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Thursday, November 03, 2011

Constitutional Pragmatism

I am working on a long term project regarding the use of pragmatism as a method of constitutional interpretation. Perhaps Dan Farber and Richard Posner are the most well known pragmatists, but they certainly don't agree on many things. Indeed one major criticism of pragmatism is that it is vague. Another is that it amounts to nothing more than consequentialism, and thus lacks any moral component. Yet several noteworthy and disparate scholars agree that the U.S. Supreme Court's interpretive approach is best described as pragmatic, despite all of the focus in constitutional debates on originalism or on variants of living constitutionalism (though critics could argue that pragmatism is a default conclusion, in that the Court does not employ any single method in its majority opinions). What I've been examining is the types of pragmatism the Court actually uses because I believe there are many. For example, I believe constitutional pragmatism is not necessarily inconsistent with the Court taking account of ethical and/or moral considerations.

Last term, the U.S. Supreme Court decided a case in which important, but different, pragmatic arguments were on both sides. In JDB v. North Carolina, the Court ruled 5-4 that the police acted unconstitutionally in questioning a 13 year old boy without providing the Miranda warning. Authorities had removed the boy from his school classroom, and questioned him in a conference room for about 30 minutes before he confessed to a theft. Justice Sotomayor wrote the majority opinon and said that "commonsense" supported her view. She used the term several times (always as one word, despite other Justices sometimes using two words). For example, she wrote that "It is beyond dispute that children will often feel bound to submit to police questioning when an adult in the same circumstances would feel free to leave. Seeing no reason for police officers or courts to blind themselves to that commonsense reality, we hold that a child's age properly informs the Miranda custody analysis." She used empirical data and precedents to support her conclusion as well.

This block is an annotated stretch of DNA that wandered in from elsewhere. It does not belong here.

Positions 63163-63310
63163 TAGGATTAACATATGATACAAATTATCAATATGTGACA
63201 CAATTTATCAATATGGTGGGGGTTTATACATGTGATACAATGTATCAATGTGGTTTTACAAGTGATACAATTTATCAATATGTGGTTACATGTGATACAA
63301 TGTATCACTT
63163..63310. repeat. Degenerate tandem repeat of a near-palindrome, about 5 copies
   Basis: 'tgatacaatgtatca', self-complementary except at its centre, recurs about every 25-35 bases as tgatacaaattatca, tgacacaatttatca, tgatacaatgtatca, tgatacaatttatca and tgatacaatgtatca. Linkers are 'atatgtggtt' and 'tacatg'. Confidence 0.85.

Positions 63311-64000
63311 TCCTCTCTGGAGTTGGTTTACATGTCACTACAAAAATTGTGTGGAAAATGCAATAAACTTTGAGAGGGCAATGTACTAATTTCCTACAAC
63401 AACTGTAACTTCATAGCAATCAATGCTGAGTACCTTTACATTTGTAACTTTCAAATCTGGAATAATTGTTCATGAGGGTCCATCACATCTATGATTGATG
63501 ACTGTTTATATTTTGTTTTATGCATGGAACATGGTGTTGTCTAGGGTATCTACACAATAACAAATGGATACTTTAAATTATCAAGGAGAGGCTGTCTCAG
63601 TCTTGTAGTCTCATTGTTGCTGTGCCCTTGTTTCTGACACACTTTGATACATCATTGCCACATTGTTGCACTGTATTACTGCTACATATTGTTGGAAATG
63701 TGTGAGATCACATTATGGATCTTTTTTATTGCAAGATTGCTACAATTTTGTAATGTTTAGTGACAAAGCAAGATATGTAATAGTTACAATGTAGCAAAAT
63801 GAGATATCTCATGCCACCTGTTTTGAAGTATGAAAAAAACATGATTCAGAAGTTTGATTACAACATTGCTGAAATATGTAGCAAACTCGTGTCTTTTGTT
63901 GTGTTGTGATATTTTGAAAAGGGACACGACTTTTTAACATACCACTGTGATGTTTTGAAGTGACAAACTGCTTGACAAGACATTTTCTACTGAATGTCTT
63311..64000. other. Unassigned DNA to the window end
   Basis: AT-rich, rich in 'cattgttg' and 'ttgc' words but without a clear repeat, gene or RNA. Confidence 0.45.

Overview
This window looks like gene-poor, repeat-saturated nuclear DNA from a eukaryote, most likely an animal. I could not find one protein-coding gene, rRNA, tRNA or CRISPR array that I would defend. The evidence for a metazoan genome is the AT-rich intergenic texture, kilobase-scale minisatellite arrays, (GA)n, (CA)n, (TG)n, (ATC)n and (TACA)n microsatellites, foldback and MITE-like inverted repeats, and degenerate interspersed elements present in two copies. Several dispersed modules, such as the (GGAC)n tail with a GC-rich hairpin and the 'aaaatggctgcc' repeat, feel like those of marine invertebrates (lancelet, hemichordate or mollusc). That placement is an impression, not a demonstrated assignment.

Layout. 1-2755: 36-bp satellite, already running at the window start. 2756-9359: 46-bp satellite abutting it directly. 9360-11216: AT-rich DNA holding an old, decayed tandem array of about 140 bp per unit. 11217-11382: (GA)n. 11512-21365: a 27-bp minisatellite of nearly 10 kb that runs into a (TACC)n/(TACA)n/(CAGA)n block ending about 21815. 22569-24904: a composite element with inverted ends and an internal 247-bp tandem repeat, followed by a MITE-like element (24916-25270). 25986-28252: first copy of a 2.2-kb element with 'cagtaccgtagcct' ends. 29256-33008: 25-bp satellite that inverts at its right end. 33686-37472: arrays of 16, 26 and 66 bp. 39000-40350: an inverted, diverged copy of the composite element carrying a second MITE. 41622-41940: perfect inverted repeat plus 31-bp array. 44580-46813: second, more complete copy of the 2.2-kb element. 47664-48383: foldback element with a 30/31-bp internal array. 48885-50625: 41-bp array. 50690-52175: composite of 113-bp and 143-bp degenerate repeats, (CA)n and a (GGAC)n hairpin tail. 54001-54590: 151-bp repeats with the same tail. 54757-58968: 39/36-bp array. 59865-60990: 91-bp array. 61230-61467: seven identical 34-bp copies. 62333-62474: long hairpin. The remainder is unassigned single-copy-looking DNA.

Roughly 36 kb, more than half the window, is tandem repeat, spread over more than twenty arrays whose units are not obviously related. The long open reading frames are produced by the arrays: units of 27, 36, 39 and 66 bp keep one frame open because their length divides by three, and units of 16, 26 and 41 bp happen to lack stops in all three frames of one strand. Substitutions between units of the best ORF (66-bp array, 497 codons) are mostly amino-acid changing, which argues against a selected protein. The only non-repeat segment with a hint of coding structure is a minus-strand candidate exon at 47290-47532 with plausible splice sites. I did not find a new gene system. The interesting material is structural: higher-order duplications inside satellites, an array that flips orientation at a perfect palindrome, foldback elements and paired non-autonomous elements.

I call Somayor's approach "commonsense pragmatism," and the Court has used such a method (for good or bad) on many occasions. Think of "I know it when I see it." In dissent, Justice Alito criticized Sotomayor's "reality-based approach." He explained that Miranda had actually reversed the Court's prior case by case approach to determining custody, and had replaced that method with a clear and simple instruction. He then argued that Sotomayor had muddled things by requiring case by case inquiries into the situations of specific minors. I call Alito's argument "efficiency-oriented pragmatism" (other efficiency types would include administrative convenience, and slippery slope arguments). I will discuss several other types of pragmatism in future posts.

Posted by Mark kende on November 3, 2011 at 06:44 PM in Constitutional thoughts, Criminal Law, Legal Theory | Permalink

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Comments

We see plenty of commonsense pragmatism in the substantive due process and equal protection cases.

Pragmatism will always be the rallying cry because no justice can imagine themselves appearing impractical (synonymous with useless). That which might appear obvious now ("I know it when I see it") might not have been so obvious previously, and yet we cannot imagine it being otherwise lest we too fall out of touch with reality. Imagine arguing against equal protection for women now, yet the congress that passed the 14th amendment probably did not imagine that it would protect women from discrimination.

Seems so obvious now.

Posted by: Amit Chhabra | Nov 7, 2011 11:46:32 PM

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